Objects can be zoomed in and out, and when "flying" to the planets of the solar system, you will see their real images.
If you click on an object, information about it will be displayed on the screen, which is pulled from Wikipedia. Again, in English. Such descriptions are not available for all objects, but each and every point in the sky is entered into the catalog along with its coordinates, name, time of sunrise and sunset in the sky from the point of observation. Colossal work.
Another useful function is that you can set the observation time and change the height of the horizon. You can also choose the place from which you want to observe. The system can automatically detect the location of the device, and then you will gaze at the stars right at home. But you can set any other coordinates and find out how people on other continents see the sky. However, the map of the web service itself is still unfinished, so it is best to copy the coordinates in the form of latitude and longitude in Google Maps and transfer them to Stellarium.
You can keep a log of astronomical observations in the program - for this you need to register an account.
Despite the long development time, the 3D planetarium still has room for improvement, and the team is working on it. For example, for the web version, you will see the same landscape anywhere on the planet. You can enter the coordinates simply in the middle of the sea or at the South Pole, but the landscape will still be the same - green trees and rural houses.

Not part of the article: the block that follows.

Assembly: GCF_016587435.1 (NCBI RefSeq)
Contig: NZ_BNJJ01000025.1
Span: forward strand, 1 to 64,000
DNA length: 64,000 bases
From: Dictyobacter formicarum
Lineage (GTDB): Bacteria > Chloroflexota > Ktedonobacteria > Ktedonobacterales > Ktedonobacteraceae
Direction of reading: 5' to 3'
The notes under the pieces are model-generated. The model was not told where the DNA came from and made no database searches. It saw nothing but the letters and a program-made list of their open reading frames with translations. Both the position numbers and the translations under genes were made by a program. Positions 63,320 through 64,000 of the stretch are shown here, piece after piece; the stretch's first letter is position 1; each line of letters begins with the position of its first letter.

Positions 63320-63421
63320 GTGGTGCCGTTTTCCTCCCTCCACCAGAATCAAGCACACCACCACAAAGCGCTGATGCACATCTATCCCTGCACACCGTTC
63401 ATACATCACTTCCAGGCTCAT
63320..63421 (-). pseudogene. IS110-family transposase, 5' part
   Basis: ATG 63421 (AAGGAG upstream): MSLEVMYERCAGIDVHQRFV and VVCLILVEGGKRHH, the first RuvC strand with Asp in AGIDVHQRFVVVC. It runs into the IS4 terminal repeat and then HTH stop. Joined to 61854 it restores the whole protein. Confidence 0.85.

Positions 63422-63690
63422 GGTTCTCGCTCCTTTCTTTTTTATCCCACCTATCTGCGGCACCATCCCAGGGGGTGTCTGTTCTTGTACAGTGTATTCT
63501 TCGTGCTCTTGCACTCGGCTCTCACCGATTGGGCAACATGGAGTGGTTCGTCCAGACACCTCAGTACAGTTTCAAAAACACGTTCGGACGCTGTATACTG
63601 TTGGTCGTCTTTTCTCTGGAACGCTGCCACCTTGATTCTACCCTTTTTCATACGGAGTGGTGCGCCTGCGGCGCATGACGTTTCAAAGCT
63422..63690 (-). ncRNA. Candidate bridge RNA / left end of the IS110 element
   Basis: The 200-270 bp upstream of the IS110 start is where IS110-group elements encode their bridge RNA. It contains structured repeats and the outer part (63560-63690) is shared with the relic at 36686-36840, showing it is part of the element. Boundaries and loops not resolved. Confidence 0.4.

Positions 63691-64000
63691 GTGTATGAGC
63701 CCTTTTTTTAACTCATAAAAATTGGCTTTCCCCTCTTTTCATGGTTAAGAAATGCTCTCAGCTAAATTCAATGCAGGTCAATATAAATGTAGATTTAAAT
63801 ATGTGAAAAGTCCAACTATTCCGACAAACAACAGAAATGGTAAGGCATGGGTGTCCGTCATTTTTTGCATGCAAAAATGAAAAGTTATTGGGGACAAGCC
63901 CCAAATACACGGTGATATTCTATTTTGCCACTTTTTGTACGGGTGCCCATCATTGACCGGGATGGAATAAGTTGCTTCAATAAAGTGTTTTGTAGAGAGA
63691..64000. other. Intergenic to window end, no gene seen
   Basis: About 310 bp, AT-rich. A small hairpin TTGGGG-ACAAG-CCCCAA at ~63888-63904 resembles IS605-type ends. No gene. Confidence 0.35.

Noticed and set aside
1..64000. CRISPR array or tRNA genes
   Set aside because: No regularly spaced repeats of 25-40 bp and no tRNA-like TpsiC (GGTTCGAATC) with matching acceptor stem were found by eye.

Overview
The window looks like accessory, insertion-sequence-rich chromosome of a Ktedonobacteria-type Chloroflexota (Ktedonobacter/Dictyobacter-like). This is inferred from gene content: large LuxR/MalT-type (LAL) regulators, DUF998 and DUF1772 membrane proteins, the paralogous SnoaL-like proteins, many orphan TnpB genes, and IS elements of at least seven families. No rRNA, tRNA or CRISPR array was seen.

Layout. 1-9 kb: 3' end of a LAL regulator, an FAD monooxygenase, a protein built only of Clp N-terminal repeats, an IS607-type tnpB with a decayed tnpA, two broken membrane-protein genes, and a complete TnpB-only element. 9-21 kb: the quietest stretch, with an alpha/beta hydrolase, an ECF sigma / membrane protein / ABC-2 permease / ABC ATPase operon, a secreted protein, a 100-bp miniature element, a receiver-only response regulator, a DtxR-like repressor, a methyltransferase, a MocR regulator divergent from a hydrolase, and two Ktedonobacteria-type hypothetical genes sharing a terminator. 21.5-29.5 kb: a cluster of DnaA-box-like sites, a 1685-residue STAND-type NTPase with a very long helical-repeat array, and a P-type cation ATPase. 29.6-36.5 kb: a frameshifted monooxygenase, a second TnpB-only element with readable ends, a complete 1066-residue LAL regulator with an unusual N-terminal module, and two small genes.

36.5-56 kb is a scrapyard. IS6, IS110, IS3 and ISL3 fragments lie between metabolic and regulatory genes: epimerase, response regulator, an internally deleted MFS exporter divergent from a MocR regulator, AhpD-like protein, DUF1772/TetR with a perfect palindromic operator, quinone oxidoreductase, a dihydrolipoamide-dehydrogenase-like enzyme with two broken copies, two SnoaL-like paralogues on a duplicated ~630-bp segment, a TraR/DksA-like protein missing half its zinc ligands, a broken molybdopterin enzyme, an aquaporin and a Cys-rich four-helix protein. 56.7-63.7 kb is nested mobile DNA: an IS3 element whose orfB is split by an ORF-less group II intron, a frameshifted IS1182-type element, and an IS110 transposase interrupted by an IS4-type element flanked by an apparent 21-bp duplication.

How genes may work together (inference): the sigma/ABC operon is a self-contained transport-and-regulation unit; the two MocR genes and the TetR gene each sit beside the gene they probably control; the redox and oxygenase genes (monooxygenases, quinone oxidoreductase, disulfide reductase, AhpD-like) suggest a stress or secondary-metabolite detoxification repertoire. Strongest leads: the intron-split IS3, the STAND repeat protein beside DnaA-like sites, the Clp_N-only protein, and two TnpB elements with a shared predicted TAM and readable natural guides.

But if you install the "boxed" version, it has the ability to download landscapes for different continents and add them to the program.
Anyone can create landscapes - the service website has detailed technical requirements for landscapes. If the user has developed his landscape, but does not have a place to place it and needs hosting , Stellarium developers suggest writing to them and they will help with publication on their site.
There are also so-called "Cultures of the Sky", which are also available in a "boxed" version. These are the names of the constellations inherent in various cultures of our planet. Many of them are created by users. Not all cultures are included in the main software package, some of them are presented separately on the Stellarium website - for example, elven names of constellations from Tolkien's universe.
In general, this project can rather be called fanatical, since the monetization of the mobile version is clearly not the kind of money that can pay off the team's 20-year work. Part of the funds come from donations, which can be left in the appropriate section of the site.
But perhaps this is precisely its main attraction - like Wikipedia , it is designed to give people free information and help them study the world structure together with like-minded people. And even those who are not interested in astronomy can become friends with the service, at least for the sake of admiring the starry sky and looking for Venus or Mars above the horizon.